by David Bork

This column is being written while in South Africa, where I have been conducting a series of seminars titled, “Success and Succession in Family Business.“ Attendees in the seminars have been a mixture of multi-generation businesses with a long history of operation and at least one successful transfer between the generations, to those businesses still in their entrepreneurial stage and still controlled and operated by the founder, the entrepreneur.

I want to salute all entrepreneurs, the founders of businesses. God love ‘em! If it weren’t for these visionaries who create businesses and then want to share their delight in that business with their families, life would be quite different for a lot of people.

One entrepreneur exclaimed, “My business is the most important business in the world! It keeps a roof over my head, feeds my family, educates my children, pays my country club dues and makes my wife happy. I am the luckiest man I know!“ This is the kind of leader that inspires all who are around him.

In the March 2011 issue of the South African magazine, “Prestige,“ Charl Du Plessis writes that entrepreneurship entails four elements:

  • Identification of a future market for goods and services.
  • The decision to pursue such opportunity with its associated risks.
  • The gathering of resources to enable the pursuit.
  • Taking necessary action to start the pursuit.

All this is true but not mentioned in the article is that entrepreneurs often have a “dark side.“ Unfortunately, even when they inspire, entrepreneurs can be difficult leaders, bosses, spouses and parents. Why is this so? It is because they have a number of qualities, which are sometimes contradictory. These contradictions make them complicated individuals who can have difficult relationships. The focus of this column is the entrepreneurial personality.

What are the qualities of the entrepreneur?

  1. Most entrepreneurs begin with an idea that something can be made, produced, manufactured or sold in a better manner than current efforts of others and in that process, make a profit.
  2. Every entrepreneur is passionate about his/her business. In their hearts the “know“ it can be a success…no matter what happens.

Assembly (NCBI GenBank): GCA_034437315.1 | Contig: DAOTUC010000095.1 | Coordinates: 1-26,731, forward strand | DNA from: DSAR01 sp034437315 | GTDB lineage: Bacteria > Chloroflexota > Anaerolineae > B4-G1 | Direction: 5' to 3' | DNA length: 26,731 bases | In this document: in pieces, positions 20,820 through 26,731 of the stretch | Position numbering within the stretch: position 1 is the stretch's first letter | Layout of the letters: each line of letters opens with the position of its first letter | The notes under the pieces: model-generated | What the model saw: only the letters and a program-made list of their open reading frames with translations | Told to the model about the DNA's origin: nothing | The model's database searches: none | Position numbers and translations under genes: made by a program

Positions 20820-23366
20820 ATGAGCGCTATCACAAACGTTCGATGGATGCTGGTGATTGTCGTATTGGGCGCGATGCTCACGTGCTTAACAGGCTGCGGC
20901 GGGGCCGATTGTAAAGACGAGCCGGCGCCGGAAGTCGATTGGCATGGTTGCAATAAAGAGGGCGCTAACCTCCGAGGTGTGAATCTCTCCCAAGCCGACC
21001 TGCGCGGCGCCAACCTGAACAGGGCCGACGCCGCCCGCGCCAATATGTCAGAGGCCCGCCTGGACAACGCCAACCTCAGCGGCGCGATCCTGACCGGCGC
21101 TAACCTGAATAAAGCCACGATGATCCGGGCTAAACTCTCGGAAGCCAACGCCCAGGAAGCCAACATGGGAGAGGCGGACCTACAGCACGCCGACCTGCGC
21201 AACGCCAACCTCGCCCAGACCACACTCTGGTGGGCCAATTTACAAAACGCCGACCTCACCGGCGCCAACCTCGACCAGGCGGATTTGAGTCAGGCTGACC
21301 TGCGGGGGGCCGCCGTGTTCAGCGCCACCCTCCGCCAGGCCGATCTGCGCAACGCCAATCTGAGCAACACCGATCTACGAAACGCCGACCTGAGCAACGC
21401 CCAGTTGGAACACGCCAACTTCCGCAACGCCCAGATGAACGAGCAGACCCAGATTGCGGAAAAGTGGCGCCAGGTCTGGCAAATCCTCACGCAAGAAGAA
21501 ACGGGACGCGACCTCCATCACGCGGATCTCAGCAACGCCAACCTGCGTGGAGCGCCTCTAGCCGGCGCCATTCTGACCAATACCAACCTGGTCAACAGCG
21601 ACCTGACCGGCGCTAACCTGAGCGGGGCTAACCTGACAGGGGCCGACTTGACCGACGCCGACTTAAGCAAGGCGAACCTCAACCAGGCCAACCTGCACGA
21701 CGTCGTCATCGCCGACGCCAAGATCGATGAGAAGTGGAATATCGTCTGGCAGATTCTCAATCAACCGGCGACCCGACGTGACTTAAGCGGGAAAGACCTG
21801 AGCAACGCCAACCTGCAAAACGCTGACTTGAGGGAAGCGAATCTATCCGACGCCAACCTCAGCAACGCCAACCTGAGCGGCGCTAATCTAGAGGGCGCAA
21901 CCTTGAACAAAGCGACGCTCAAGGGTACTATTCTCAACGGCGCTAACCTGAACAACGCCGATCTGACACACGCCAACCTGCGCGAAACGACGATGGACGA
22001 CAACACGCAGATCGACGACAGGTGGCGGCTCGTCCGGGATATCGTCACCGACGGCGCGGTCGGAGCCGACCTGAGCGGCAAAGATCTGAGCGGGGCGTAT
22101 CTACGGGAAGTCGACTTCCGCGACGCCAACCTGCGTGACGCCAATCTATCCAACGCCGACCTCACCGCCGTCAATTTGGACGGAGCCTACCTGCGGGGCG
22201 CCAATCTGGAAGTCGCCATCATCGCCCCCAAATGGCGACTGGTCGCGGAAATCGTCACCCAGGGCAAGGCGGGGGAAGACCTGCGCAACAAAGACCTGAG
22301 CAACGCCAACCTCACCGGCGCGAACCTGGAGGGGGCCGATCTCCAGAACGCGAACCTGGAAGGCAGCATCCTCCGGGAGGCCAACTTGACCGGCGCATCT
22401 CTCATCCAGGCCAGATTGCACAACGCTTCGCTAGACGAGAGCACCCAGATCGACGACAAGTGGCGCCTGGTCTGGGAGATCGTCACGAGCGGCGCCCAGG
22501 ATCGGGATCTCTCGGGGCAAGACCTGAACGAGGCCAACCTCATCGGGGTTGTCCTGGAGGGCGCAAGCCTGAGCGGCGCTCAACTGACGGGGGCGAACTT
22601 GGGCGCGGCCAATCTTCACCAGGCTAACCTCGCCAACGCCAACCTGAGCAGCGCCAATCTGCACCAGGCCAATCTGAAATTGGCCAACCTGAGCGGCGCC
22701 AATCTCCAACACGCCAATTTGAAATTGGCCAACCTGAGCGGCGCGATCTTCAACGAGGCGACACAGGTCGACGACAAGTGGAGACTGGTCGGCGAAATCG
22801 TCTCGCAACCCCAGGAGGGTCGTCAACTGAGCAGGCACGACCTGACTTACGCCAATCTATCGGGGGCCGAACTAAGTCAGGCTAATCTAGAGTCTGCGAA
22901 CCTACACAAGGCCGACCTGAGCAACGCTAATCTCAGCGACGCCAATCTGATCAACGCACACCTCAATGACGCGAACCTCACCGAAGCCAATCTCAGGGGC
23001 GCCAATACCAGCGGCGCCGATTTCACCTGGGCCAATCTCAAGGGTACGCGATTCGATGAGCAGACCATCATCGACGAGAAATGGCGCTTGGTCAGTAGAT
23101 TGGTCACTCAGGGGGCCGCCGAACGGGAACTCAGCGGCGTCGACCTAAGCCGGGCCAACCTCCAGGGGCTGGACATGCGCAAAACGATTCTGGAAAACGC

3. They will do anything to see their business become successful. That often means they will work night and day to see their “dream“ become reality.
  4. Entrepreneurs are likely to know every detail about their business. This can be good and not good. The “not good“ occurs when they take control of every detail and do not delegate to others.
  5. They know what needs to be done, how it is to be done and they want the task to be done “right.“ If it is not done right, they can get very upset about the matter and direct their anger at whom ever is nearest.
  6. They are inclined to be “high control“ persons, often reluctant to put their trust in anyone else. This makes it very difficult because in retaining control, they do not maximize the talents and abilities of others.
  7. Sometimes they are so passionate about their business that it, the business, becomes almost like another child in the family, the child that demands all the attention of every family member.
  8. Some founders can be so controlling that it is pointless for family members to even consider working in the business. This kind of founder is probably responsible for the expression, “It is hard to find your place in the sun in the shade of the family tree.“ Children who find themselves in such a situation must look for some sunshine away from the family tree or be satisfied with stunted growth.